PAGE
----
Written by: Johnathan Schweitzer
On Saturday the 2015 United Nations Climate Change Conference came to a conclusion in Paris, France with 195 countries approving an historic agreement that is aimed at combating climate change.
The primary objective of the conference was to reduce greenhouse gas emissions and lower the global temperature increase to below 2 degrees Celsius (3.6 °F) while driving efforts to limit the temperature increase even further to 1.5 degrees Celsius above pre-industrial levels by 2100.
The participating countries pledged to reduce their carbon output “as soon as possible” while working to keep global warming rise to below 2 degrees Celsius.
The historic agreement won’t take effect until 2020 and becomes legally binding if at least 55 countries representing at least 55 percent of global greenhouse emissions become a party and ratify the deal between April 22, 2016 (Earth Day) and April 21, 2017.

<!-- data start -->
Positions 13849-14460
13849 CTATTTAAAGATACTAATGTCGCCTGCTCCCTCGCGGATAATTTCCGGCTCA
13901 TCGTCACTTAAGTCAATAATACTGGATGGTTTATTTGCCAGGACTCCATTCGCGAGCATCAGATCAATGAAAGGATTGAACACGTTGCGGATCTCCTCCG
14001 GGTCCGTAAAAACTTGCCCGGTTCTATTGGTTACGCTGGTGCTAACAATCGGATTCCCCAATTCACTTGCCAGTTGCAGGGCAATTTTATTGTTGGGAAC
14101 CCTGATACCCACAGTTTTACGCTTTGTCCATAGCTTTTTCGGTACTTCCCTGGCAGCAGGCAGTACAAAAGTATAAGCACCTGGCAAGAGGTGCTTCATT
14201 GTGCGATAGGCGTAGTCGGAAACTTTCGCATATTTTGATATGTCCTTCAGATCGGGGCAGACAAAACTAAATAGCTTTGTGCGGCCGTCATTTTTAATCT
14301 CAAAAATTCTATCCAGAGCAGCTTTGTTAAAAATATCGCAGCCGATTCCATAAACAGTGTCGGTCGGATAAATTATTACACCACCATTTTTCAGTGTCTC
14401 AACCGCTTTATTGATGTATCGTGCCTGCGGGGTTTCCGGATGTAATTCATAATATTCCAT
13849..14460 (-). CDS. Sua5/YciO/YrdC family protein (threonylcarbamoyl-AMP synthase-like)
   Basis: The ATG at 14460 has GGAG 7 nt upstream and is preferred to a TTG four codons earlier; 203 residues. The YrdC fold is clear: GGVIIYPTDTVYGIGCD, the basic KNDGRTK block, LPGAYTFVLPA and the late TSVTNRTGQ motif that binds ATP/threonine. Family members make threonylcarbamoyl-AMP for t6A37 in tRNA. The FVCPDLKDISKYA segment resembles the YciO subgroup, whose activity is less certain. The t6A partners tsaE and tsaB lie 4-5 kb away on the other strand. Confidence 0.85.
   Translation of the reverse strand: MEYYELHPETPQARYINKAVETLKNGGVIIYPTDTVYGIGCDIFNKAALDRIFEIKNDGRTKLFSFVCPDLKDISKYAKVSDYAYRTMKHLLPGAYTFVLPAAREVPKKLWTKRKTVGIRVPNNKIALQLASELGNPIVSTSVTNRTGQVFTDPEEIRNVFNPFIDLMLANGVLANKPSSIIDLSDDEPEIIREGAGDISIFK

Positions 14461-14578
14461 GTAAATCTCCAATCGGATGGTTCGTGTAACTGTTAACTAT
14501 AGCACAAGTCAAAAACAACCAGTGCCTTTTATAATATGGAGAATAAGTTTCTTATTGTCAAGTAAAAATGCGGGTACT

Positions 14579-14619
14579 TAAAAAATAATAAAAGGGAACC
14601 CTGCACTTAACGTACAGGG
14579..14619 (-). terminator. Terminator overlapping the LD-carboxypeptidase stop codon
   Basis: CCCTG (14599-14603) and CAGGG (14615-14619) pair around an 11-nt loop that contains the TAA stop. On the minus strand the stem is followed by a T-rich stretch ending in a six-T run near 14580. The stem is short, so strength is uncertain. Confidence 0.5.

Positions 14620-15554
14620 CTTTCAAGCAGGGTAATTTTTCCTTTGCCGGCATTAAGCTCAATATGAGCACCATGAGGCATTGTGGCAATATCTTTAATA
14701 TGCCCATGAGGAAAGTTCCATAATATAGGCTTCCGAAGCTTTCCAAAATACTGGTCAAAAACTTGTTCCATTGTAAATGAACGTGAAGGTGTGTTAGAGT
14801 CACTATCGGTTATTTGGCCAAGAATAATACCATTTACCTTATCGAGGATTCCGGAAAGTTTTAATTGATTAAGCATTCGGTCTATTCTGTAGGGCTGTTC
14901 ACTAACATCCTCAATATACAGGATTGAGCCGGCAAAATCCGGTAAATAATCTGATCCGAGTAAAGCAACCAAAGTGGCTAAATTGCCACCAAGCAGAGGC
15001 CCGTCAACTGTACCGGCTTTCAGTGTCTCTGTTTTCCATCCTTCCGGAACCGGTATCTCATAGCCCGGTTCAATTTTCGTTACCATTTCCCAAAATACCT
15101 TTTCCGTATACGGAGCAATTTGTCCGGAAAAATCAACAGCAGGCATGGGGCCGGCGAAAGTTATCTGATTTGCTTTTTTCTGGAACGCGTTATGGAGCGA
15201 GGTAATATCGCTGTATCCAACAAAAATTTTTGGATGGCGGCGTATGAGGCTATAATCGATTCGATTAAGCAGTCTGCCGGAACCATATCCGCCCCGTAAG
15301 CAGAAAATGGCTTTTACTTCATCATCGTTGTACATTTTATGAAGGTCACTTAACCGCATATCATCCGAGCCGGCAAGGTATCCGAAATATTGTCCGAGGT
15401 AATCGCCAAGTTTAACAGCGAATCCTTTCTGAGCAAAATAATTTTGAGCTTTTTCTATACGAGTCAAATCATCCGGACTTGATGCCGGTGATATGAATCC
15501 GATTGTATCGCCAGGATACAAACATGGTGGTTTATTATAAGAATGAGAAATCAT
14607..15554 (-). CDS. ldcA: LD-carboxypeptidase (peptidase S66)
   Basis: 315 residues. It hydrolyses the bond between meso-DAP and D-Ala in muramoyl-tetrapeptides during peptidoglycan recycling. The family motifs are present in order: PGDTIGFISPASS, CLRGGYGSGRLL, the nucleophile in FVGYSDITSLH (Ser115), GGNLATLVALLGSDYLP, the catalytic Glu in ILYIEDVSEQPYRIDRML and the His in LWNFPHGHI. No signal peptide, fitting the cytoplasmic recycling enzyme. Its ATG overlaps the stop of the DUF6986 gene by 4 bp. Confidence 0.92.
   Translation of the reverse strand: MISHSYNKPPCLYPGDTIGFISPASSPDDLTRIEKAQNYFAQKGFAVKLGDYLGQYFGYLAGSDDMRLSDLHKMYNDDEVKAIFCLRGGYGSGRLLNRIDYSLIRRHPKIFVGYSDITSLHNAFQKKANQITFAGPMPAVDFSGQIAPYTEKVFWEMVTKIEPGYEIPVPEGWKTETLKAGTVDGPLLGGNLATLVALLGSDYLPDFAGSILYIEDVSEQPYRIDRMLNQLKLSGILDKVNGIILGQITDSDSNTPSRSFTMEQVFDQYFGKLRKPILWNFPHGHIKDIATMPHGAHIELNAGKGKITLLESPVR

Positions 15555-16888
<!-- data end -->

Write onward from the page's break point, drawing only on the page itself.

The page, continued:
“We have entered a new era of global cooperation on one of the most complex issues ever to confront humanity. For the first time, every country in the world has pledged to curb emissions, strengthen resilience and join in common cause to take common climate action. This is a resounding success for multilateralism” said U.N. Secretary General Ban Ki-moon.
Countries will be required to reconvene every five years beginning in 2020 and submit new plans, called nationally determined contributions (NDCs), that strengthens their emissions cuts.
Countries will also be expected to engage in a process on mitigation opportunities, focus on adaptation opportunities, and present a clear roadmap for increasing climate financing to $100 billion by 2020.
Before 2025 countries will have to re-establish a new financing goal from the $ 100 billion floor.
The agreement underwrites “adequate support” to developing nations and sets a global goal to significantly strengthen adaptation to climate change with support and international cooperation.
Unlike the 1997 Kyoto protocol, there was no detailed timeline or defined country by country goals for lowering emissions in the final version of the 12 page Paris Agreement.
However, the final agreement includes a “global stocktake” starting in 2023 that occurs every 5 years to assess the collective progress towards the goals of the agreement.
The agreement also includes a compliance mechanism, run by a committee of experts that operates in a non-punitive way.